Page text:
April 11, 1902 (9th Parliament, 2nd Session)

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The MINISTER OF AGRICULTURE.

I have not the figures here, and I do not know even that we have the figures available in the department, showing how much of the export comes from these two provinces. In the Trade and Navigation Returns, we have the export from the several ports, but then it must be remembered that the great bulk of the products from Montreal and westward and even from Quebec and westward, are exported from the port of Montreal, and the Trade and Navigation

Returns do not indicate the province or origin of the goods. But I may say, in general terms, that, of the butter exported from Montreal nearly all goes from the provinces of Ontario and Quebec. Last year there was a little of North-west and Manitoba butter exported from Montreal. For a year or two there was scarcely any export of this kind, the great bulk of the western butter going to British Columbia and the Yukon and some little to Japan. But, during the season just jjassed, the trade there did not absorb the whole of the territorial and Manitoba production, and some was sent to Montreal and exported to Great Britain. Of the maritime provinces butter and cheese a certain proportion sometimes comes to Montreal. That depends on so many things that it is difficult to exactly gauge it. The Montreal merchants engaged in this business handle the great bulk of this trade for the country, and they buy in the maritime provinces as well as in Quebec and Ontario. Sometimes they ship direct from Halifax and other ports, but sometimes they bring the butter and cheese to Montreal and keep them in cold storage until they are ready to ship. We do not know to what extent each province contributes, so, I fear it will be impossible to give the hon. gentleman the information in greater detail.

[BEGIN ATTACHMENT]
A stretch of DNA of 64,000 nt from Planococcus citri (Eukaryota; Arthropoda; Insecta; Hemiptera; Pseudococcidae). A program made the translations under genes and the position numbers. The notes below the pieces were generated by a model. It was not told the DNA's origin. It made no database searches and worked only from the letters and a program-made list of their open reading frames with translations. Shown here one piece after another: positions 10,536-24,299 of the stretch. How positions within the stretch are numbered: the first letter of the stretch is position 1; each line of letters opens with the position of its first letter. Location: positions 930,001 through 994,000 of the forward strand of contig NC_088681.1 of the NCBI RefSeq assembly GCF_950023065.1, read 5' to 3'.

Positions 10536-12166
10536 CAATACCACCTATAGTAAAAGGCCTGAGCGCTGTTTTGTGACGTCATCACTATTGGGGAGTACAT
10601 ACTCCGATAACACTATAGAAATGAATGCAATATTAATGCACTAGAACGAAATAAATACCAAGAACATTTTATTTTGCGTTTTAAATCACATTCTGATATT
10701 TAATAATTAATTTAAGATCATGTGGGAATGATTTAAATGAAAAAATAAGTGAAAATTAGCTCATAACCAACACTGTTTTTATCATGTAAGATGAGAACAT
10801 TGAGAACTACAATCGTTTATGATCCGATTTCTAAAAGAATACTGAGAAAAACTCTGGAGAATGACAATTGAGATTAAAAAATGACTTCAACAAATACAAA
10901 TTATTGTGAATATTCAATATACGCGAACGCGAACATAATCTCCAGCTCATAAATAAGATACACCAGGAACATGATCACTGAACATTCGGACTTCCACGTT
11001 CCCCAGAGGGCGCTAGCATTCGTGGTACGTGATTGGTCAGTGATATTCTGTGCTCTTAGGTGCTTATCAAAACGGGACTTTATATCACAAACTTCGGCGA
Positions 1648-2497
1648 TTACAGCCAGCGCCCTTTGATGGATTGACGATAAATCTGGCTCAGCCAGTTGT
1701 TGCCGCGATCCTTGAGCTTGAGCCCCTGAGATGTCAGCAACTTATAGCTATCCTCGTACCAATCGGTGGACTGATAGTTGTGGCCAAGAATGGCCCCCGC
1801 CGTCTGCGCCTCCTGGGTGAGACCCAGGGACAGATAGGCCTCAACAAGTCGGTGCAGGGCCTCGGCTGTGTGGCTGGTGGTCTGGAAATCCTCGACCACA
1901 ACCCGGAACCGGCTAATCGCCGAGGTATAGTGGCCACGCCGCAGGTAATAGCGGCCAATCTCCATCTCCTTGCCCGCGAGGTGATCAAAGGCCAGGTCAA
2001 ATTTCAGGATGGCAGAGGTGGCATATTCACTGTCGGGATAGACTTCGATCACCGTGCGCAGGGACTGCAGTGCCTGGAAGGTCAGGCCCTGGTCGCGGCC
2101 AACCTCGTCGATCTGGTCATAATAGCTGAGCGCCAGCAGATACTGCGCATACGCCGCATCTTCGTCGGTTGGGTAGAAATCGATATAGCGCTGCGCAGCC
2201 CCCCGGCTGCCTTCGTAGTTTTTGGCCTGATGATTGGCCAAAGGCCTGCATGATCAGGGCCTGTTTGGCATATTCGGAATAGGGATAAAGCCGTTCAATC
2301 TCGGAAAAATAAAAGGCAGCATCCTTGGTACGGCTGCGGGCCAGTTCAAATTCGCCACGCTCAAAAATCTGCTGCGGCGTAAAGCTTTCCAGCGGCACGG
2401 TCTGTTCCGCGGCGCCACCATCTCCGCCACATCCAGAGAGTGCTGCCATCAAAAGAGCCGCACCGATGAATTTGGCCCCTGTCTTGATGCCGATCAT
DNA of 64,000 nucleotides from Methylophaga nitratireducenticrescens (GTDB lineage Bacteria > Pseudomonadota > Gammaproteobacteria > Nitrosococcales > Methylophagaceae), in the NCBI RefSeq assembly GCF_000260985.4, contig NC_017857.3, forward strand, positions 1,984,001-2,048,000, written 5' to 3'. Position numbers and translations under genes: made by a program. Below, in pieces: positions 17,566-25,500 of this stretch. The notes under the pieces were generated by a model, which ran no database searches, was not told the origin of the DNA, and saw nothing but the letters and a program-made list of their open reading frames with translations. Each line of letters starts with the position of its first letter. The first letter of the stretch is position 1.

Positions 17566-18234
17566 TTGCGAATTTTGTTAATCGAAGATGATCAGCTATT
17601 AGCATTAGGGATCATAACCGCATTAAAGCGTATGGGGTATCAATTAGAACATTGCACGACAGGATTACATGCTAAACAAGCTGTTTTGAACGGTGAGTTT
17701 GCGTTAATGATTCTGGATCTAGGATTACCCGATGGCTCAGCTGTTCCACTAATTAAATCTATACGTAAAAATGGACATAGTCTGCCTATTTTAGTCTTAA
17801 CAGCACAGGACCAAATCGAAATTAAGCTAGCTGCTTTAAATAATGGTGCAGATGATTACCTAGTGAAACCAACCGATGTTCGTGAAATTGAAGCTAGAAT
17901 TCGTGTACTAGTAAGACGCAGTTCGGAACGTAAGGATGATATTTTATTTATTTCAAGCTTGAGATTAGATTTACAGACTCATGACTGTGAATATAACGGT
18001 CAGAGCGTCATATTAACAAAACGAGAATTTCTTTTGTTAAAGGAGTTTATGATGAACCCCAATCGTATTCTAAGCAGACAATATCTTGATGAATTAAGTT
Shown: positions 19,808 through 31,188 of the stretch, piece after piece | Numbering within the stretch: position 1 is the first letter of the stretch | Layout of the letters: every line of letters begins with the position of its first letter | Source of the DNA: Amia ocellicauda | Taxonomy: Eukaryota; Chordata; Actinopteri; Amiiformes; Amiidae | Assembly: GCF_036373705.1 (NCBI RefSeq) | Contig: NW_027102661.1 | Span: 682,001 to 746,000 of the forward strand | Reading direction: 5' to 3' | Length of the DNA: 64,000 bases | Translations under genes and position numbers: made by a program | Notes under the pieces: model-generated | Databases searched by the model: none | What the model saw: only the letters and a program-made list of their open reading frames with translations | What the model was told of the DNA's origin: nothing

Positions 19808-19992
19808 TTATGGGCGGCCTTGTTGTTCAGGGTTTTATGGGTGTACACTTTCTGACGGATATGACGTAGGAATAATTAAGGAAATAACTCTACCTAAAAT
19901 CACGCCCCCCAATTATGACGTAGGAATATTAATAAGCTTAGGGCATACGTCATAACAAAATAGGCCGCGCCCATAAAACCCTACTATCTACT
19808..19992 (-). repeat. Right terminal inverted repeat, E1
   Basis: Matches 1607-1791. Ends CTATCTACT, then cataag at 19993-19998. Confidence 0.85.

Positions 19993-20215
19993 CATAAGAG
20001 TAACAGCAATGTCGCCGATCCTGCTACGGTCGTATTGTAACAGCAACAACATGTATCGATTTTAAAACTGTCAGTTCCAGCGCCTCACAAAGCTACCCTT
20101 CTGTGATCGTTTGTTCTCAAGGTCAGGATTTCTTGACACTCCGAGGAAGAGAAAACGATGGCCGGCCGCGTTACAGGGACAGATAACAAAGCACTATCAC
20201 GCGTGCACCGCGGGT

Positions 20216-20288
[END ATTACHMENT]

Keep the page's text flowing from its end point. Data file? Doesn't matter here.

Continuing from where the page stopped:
Topic:   SUPPLY.
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